TALKS may range from the latest research, through research overviews or surveys, to opinion pieces or position statements, particularly those likely to be of interest to an interdisciplinary audience. Due to the online format, we plan to keep talks to about 10 minutes each, depending on the number of submissions. Short announcements about other items of interest (e.g. future events or other networks) are also welcome.
POSTERS can be on any research topic of interest to the members of the network. Posters will be displayed virtually (probably as slides rather than a poster format) in an asynchronous poster session (probably on Slack, as at ISMIR 2020).
Submission of your talk or poster proposal in the form of an extended abstract (1 page of A4 1page-dmrn15-template-word [DOC 105KB], DMRN+15 template latex [408KB]) by mail to giving in the body of the email the following information about your presentation:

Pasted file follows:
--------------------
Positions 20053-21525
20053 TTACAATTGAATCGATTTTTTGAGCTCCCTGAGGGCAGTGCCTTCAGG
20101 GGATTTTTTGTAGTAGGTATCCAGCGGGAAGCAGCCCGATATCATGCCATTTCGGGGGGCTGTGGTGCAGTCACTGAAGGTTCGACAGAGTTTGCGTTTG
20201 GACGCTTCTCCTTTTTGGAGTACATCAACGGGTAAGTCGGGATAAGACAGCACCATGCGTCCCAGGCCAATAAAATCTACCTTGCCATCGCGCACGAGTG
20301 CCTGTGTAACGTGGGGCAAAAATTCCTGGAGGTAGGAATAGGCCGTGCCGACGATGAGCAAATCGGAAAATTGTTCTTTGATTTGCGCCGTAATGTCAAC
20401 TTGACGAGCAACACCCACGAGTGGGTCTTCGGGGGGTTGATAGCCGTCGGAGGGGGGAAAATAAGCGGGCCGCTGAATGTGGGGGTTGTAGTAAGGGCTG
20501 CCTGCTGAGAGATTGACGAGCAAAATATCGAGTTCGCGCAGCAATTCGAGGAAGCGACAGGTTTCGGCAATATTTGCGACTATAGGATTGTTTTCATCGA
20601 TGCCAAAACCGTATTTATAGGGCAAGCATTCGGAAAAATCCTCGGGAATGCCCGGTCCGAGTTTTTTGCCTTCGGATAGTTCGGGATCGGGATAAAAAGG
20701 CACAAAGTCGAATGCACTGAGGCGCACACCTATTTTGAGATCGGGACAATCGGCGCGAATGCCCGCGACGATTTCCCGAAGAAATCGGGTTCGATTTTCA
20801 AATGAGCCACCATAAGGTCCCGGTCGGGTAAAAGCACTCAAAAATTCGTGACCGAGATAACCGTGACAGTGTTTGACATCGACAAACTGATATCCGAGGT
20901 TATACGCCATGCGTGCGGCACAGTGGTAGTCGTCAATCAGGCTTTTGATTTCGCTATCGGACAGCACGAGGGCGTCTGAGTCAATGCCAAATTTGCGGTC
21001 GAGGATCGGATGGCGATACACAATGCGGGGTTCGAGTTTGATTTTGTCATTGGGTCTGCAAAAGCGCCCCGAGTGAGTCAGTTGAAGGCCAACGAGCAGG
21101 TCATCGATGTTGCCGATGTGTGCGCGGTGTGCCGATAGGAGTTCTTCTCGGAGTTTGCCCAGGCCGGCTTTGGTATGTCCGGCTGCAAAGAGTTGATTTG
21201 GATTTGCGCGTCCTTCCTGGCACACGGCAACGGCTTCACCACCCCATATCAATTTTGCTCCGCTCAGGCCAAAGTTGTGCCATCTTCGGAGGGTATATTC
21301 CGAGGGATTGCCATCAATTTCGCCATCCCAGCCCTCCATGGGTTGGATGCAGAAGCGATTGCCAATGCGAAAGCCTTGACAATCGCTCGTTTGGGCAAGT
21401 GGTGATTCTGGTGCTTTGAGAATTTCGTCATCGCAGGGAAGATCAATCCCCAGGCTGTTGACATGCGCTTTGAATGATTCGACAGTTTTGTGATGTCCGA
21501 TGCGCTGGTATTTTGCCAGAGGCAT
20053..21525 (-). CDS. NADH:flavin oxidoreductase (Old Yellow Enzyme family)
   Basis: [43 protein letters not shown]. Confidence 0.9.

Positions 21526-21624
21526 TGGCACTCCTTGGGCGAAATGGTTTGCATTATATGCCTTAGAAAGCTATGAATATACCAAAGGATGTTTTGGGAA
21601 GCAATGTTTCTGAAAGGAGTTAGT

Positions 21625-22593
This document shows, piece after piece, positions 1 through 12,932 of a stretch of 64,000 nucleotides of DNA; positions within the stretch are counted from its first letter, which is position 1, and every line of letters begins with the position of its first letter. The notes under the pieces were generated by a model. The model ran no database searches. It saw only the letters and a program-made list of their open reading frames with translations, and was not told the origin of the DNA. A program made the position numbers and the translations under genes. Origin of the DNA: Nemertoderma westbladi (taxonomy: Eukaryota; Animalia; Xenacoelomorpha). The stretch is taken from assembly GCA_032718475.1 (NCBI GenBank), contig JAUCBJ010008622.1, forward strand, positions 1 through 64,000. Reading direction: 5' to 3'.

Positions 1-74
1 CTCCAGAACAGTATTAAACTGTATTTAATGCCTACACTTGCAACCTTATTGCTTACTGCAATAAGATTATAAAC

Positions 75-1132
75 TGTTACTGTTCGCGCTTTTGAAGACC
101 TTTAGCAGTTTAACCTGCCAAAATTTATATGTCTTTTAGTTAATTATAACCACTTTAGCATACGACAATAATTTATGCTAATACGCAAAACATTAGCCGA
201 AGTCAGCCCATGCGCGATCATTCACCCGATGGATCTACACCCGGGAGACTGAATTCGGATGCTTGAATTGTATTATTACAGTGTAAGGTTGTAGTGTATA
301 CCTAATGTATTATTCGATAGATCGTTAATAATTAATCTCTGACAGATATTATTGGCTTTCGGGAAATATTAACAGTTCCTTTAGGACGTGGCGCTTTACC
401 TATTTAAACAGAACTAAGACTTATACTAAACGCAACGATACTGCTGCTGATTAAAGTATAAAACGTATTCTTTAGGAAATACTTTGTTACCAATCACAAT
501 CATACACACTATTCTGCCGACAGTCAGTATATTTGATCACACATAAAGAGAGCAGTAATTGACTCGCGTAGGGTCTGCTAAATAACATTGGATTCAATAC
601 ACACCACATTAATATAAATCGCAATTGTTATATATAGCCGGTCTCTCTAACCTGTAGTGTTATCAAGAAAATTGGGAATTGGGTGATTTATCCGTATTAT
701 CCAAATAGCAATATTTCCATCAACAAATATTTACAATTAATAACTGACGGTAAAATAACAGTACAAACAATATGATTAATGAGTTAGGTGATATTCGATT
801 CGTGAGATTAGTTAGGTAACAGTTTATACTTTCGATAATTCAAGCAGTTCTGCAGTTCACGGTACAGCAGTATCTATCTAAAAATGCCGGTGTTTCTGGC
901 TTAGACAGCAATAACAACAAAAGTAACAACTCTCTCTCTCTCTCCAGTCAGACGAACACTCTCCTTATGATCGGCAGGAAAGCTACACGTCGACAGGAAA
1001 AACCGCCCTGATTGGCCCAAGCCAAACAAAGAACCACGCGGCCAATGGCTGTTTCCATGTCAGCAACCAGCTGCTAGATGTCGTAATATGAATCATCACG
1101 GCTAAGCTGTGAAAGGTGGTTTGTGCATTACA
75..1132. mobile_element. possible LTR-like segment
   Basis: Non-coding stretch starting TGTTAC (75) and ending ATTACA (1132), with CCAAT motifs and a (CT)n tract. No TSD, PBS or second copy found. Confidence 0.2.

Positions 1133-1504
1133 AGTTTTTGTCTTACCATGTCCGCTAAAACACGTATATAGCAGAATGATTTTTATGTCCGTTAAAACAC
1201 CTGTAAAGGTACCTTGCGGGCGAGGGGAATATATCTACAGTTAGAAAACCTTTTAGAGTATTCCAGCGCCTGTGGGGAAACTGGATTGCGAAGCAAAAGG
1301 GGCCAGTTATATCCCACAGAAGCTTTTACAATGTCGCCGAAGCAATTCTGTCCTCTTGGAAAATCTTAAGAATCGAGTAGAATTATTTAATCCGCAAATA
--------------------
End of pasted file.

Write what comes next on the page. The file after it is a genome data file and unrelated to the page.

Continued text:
The event will be online, registration is mandatory.
Registration: Eventbrite link.
Details with the links to join the workshop will be send to the registration email.
Alvaro Bort (firstname.lastname@example.org)
EECS, Queen Mary University of London Mile End Road, London E1 4NS, UK.
DMRN+15 will be fully online.
“Creativity at the Era of Artificial Intelligence”, Prof. Philippe Esling (Institut de Recherche et Coordination Acoustique Musique)
“Joint Piano-roll and Score Transcription for Polyphonic Piano Music”, Lele Liu, Veronica Morfi and Emmanouil Benetos (Queen Mary University of London)
“A Modular System for Harmonic Structure Analysis of Music”, Andrew McLeod and Martin Rohrmeier (École Polytechnique Fédérale de Lausanne)
“Choral Music Separation using Time-domain Neural Networks”, Saurjya Sarkar, Emmanouil Benetos, and Mark Sandler (Queen Mary University of London)